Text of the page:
The road leading down to Lake Mohave through Eldorado Canyon has been closed since Aug. 4, but the National Park Service is struggling to keep visitors off the flood-damaged route south of Boulder City.
In recent days, rangers at Lake Mead National Recreation Area have issued citations to a number of people who ignored the signs and barriers and used the washed-out road anyway. Someone went so far as to cut the chains and locks and move the heavy concrete barriers put up to block the road.
On Aug. 11, a woman had to be rescued after deciding to walk around the barriers and down to the water — also in violation of the closure order — only to suffer heat-related distress about 3 miles into her 4½ mile hike to the lake.
“The main reason the road is closed is safety,” said Christie Vanover, spokeswoman for the Park Service at Lake Mead. “What we’ve actually done is add even more barriers.”
The road leads to Nelson’s Landing and Placer Cove, two popular recreation spots, especially for young people and families looking to celebrate the beginning and the end of summer break, Vanover said.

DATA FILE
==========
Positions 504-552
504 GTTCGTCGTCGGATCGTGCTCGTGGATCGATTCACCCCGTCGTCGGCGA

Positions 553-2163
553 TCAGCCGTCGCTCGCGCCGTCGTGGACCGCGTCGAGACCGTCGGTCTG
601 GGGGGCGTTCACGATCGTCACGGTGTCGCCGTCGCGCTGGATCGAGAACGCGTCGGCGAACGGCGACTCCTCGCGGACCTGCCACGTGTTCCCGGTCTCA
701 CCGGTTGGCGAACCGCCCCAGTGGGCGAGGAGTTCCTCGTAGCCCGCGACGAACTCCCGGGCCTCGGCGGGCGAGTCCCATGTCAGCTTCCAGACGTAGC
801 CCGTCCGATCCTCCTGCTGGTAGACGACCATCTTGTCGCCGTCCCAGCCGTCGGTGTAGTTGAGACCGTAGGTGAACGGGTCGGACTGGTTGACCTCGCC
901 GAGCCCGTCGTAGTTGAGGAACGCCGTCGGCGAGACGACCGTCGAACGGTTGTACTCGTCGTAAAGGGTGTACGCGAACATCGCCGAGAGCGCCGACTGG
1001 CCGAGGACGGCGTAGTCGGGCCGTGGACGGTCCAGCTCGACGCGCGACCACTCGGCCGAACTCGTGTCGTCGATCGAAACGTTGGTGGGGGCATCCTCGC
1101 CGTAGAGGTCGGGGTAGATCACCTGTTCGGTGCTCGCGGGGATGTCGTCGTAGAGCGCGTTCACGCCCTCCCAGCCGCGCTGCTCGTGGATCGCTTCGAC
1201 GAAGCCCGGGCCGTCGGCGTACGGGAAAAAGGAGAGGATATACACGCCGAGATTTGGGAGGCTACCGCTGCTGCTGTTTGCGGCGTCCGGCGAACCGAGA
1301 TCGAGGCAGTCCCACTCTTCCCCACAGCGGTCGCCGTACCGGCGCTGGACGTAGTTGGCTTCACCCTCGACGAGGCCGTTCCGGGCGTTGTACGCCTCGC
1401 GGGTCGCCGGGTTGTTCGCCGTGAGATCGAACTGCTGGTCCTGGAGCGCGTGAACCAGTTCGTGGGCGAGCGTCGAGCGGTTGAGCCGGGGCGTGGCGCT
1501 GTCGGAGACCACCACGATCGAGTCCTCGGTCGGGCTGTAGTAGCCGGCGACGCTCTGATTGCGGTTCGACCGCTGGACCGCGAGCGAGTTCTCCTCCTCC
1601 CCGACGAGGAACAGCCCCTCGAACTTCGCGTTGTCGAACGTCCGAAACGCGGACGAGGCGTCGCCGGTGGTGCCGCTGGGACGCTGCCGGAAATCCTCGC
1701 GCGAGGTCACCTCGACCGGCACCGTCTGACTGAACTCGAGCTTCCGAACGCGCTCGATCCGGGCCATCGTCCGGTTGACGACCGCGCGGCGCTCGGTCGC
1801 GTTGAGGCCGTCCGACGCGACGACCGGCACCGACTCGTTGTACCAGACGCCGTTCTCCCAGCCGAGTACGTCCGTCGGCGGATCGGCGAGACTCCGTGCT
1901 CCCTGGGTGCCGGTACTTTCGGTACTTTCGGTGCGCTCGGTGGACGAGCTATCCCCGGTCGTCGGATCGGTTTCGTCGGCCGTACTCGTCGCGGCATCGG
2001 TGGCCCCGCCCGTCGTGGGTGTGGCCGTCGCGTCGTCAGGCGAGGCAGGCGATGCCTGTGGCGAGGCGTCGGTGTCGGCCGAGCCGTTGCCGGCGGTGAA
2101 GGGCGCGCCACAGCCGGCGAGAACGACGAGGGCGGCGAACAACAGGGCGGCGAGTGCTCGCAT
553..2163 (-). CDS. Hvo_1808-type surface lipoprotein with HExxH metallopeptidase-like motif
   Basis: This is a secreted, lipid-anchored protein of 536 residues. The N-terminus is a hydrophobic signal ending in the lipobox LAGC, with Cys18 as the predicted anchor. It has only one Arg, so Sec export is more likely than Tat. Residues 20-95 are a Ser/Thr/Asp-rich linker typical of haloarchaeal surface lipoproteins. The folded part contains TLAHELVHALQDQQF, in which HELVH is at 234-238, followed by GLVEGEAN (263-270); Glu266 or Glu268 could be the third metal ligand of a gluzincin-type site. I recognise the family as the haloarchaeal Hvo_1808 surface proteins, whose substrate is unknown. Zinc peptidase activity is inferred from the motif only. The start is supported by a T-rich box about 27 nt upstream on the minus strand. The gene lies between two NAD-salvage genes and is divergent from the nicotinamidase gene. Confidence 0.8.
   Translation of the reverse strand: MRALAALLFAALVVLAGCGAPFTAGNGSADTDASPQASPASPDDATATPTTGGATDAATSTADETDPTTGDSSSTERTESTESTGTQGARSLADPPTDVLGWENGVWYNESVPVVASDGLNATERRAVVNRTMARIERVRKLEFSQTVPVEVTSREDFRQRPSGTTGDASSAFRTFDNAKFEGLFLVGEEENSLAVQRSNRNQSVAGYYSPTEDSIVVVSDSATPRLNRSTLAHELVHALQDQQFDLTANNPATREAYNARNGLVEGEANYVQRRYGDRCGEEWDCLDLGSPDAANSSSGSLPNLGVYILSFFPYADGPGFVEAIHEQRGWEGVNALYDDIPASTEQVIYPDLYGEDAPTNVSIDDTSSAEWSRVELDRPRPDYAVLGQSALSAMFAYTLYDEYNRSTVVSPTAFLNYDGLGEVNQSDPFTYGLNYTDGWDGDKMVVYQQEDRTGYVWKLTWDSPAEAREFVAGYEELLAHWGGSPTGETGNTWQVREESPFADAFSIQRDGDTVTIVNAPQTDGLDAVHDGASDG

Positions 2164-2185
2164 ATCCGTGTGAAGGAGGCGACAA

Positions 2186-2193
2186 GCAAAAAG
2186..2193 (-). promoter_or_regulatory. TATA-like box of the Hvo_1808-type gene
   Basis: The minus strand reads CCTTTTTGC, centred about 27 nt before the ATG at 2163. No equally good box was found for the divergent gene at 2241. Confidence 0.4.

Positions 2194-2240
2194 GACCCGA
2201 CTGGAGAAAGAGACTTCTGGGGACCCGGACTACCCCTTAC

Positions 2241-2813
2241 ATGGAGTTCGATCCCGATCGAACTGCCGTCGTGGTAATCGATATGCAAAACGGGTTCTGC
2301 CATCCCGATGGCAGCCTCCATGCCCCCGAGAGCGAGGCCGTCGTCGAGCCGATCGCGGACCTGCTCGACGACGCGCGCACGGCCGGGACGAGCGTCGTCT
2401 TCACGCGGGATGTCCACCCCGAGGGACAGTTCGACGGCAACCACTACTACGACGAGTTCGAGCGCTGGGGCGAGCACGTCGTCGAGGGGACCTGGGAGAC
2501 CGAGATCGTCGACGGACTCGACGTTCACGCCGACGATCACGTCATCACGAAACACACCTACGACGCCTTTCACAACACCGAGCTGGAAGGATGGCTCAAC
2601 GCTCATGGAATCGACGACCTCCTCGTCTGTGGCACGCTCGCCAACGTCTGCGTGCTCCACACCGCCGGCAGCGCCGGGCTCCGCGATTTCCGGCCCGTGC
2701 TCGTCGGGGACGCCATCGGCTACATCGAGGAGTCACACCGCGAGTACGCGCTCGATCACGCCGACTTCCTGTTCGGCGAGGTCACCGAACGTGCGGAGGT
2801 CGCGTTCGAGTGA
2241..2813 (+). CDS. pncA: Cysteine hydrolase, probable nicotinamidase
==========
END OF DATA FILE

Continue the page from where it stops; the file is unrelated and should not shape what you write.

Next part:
Flash flooding early this month washed out one whole side of the paved road, which leads to Lake Mohave from U.S. Highway 95, about 30 miles southeast of Las Vegas. Vanover said it could take until October for the road to be rebuilt and reopened.
For now, the only open route to Nelson’s Landing and Placer Cover is Aztec Wash Road, an unpaved, back-country road for which a high-clearance, 4-wheel-drive vehicle is recommended.
Contact Henry Brean at firstname.lastname@example.org or 702-383-0350. Follow @RefriedBrean on Twitter.